The poem ends on an ambiguous note. One wonders if the speaker is inspired by the 'Blessed Hope' of the thrush's song, or does he continue to lack optimism towards the future? He is 'unaware of the thrush's reasons for being cheerful, but he seems to believe that such a cause for hope exists somewhere, and he simply hasn't discovered (or rediscovered) it yet.

Critical Analysis of the Poem The Darkling Thrush 
The theme of loneliness and isolation abounds in the poem. The poet's choice of words creates an atmosphere of separation from the rest of the world: desolate, weakening, haunted and dregs. However, gradually there comes a change seeing the thrush and its ability to find and create beauty in a joyless landscape allows the narrator to embrace the hope he can find in his own heart.

In the first stanza, we are introduced to the narrator in the first person 'I' leaning against the wooden gate surrounded by bushes and trees on a wintery and isolated evening. This pose is traditionally a thinking pose and the poet conveys his thoughts and feelings of being stressed by the imagery 'frost', 'spectre', 'grey', 'dregs', 'desolate', 'weakening' and 'broken'. This imagery suggests death, ghostly and cold. The broken lyres is a classic image of disharmony and perhaps points to the lack of joy in the poet's vision of life.

In the second stanza, the distinct land depicts the end of the century as the grey clouds and wind enclose the last of the century like a coffin to a corpse. Life is shrunken hard and dry and every other being on earth appears as hopeless and numb.

The alliteration in this stanza intensifies the atmosphere of gloom and death. Everything is seen in terms of death, 'sharp features' (of a dead body), 'century's corpse', 'crypt', 'death-lament', 'shrunken hard and dry, 'fervourless'. It seems that it is not just the death of the old century that Hardy is describing, but the death of the pulse of life.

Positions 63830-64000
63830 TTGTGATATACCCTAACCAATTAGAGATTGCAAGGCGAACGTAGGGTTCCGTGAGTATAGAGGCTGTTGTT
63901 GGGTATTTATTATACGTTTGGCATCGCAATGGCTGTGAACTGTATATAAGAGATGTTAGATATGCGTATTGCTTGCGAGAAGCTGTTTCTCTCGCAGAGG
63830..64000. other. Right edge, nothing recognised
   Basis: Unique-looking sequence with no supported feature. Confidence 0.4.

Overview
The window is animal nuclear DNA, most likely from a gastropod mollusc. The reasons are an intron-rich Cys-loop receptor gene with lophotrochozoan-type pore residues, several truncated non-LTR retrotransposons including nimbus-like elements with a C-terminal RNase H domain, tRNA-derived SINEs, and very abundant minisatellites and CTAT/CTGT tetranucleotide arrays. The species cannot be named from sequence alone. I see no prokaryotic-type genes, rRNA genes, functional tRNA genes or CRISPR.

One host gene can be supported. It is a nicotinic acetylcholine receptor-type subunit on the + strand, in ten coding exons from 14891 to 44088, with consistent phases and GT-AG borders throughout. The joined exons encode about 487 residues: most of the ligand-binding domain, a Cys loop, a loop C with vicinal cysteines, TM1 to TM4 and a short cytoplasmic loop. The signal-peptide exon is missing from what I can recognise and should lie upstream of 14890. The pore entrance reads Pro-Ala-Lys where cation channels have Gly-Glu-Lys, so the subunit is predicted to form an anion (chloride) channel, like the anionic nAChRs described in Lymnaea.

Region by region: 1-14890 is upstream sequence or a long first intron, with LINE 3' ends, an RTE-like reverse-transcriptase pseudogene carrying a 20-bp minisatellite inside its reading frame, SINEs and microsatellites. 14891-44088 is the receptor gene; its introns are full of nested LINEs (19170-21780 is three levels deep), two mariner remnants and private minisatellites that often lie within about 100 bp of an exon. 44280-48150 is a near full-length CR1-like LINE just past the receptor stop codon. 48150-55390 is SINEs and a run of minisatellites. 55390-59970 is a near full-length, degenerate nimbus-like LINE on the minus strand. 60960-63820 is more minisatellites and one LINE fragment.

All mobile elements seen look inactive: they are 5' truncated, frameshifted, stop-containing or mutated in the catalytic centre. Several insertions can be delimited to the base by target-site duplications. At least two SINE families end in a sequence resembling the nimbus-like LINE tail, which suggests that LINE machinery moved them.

In the third stanza, the song of the thrush is seen as fatuous optimism in the poem. Hardy chooses an old frail thin scruffy-looking thrush, not the nightingale of Miltonic and Romantic tradition. The thrush represents the optimism and hope for the future but it is equally ironic since it is an aged thrush that is weak and frail.

In the final stanza, it is suggested that the idea of religious faith is conveyed through the thrush's 'carolling, reminiscent of Christmas carols and the 'Blessed Hope - hope being one of the three great Christian virtues i.e. faith, hope, and charity (love).

The title - The Darkling Thrush, is a contradiction because it seems as if the thrush would be a hopeless and gloomy one because of the word 'darkling but in reality, it is the speaker who is the hopeless and gloomy one, while the thrush is cheerful and hopeful.


darkling - in the dark or darkness;
coppice - a thicket of a small group of trees, regularly trimmed to obtain firewood;
spectre-gray - frost made the landscape as grey as a ghost:
dregs - residue or remains of something:
desolate - unhappiness or loneliness/dismal/miserable;
eye of the day - sun;
outlet - lean out; stretched out;
crypt - tomb;
lament - cry;
pulse - life force;
germ - state from which things can grow;
fervourless - lack of zeal or passionate feeling:
fullhearted - overjoyed:
frail – fragile:
gaunt - extremely thin and bony:
blast berruffled - points to the thrush's wings blown by the wind:
plume - feathers ;
carolling - singing of songs;
ecstatic - happy;
afar or nigh - far or near.